The Soviet Journal “LOKAF” on Foreign Literature: How not to Become a Remarquable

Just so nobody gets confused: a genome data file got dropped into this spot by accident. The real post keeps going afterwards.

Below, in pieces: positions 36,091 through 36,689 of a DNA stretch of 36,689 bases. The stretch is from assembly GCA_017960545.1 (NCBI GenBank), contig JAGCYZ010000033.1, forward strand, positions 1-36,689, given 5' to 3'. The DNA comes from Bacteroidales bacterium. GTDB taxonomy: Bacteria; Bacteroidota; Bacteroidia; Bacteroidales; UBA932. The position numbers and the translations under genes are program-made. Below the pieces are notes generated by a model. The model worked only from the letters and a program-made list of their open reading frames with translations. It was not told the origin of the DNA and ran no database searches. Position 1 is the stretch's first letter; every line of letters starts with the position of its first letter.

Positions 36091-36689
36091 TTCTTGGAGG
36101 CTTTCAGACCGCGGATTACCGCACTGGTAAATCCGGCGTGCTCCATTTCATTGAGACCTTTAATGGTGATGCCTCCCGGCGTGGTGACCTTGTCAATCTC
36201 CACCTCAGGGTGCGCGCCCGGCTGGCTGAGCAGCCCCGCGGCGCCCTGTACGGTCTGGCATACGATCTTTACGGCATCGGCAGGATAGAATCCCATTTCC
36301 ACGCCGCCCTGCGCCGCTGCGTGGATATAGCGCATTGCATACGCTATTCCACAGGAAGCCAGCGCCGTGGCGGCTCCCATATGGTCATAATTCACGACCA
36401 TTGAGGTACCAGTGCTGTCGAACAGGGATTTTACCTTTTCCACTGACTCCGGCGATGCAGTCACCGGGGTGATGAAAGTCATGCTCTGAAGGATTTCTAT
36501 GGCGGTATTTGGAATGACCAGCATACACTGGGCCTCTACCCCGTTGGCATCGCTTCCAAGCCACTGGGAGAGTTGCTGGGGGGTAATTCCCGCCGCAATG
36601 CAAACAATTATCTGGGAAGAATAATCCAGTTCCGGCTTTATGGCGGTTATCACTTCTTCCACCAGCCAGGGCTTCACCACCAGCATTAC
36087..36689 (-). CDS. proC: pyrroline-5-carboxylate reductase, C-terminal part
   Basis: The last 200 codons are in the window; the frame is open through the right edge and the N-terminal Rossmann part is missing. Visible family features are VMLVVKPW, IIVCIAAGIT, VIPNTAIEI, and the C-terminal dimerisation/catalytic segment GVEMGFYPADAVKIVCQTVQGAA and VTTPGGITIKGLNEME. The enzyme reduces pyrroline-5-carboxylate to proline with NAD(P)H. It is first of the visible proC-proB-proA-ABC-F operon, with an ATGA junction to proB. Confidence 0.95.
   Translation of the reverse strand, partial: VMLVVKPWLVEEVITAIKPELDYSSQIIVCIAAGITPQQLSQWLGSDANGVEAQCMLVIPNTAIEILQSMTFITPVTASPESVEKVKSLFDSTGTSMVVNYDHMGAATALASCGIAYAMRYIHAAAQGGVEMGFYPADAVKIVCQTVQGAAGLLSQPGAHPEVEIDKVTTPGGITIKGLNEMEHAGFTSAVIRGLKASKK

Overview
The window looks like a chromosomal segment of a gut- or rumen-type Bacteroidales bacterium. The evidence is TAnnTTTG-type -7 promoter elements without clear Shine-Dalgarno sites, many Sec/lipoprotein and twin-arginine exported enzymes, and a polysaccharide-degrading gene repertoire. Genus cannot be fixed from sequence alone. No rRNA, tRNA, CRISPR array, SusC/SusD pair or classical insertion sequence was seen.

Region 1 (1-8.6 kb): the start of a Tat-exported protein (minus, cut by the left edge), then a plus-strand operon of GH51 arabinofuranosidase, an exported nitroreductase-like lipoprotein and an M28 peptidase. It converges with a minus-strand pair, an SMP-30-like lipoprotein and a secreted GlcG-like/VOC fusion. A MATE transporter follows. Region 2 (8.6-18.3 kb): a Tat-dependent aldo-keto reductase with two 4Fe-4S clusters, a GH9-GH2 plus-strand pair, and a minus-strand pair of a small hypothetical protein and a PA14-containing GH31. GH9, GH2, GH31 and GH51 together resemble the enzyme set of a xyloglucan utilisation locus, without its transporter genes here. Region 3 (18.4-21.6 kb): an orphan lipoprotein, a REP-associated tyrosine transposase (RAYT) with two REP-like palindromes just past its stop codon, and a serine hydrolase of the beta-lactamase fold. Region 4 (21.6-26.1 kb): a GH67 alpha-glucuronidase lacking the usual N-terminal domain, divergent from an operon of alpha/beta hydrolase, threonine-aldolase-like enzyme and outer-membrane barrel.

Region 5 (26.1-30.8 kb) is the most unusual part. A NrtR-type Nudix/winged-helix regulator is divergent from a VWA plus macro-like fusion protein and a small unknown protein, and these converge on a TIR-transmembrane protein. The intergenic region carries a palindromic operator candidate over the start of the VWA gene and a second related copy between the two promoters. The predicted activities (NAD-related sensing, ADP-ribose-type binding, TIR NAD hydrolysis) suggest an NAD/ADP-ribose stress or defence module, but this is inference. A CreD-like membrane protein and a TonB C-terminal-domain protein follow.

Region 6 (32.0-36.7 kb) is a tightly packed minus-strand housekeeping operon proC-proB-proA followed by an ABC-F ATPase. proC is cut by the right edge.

The article deals with the editorial work of the Soviet literary journal “LOKAF” (the future “Zmania”) considering foreign writers in the early 1930s in the context of military propaganda in literature. Translations published in “LOKAF” and the commentaries on them are considered as a factor of Soviet defense literature (as the members of Literary Assotiation of Red Army and Navy called it) canon formation. Among other foreign writers Erich Maria Remarque and Charles Harrison were out in the specific light. Their works (particularly “Der Weg zurück” and “Generals Die in Bed”) were given special attention. The writers were accused of so-called “remarquism”, and this concept expanded beyond the borders of foreign literature. The necessity of editorial notes was motivated by the viewpoint that Soviet defense authors had to learn from negative examples and take them into account. Remarque systematically received harsh criticism. He was accused of misunderstanding “imperialistic war”, “pacifism” and “bourgeoise humanism”. The situation of Harrison was more complicated. He was considered as an author who gradually evolves towards “proletarian artist”. The concepts of “pacifism”, “humanism”, “remarquism” and others formed specific rhetorical patterns and had to show the Soviet defense authors landmarks to go by. These definitions moved beyond literature itself and were at fact a part of the whole ideological background in the military propaganda of the 1930s.
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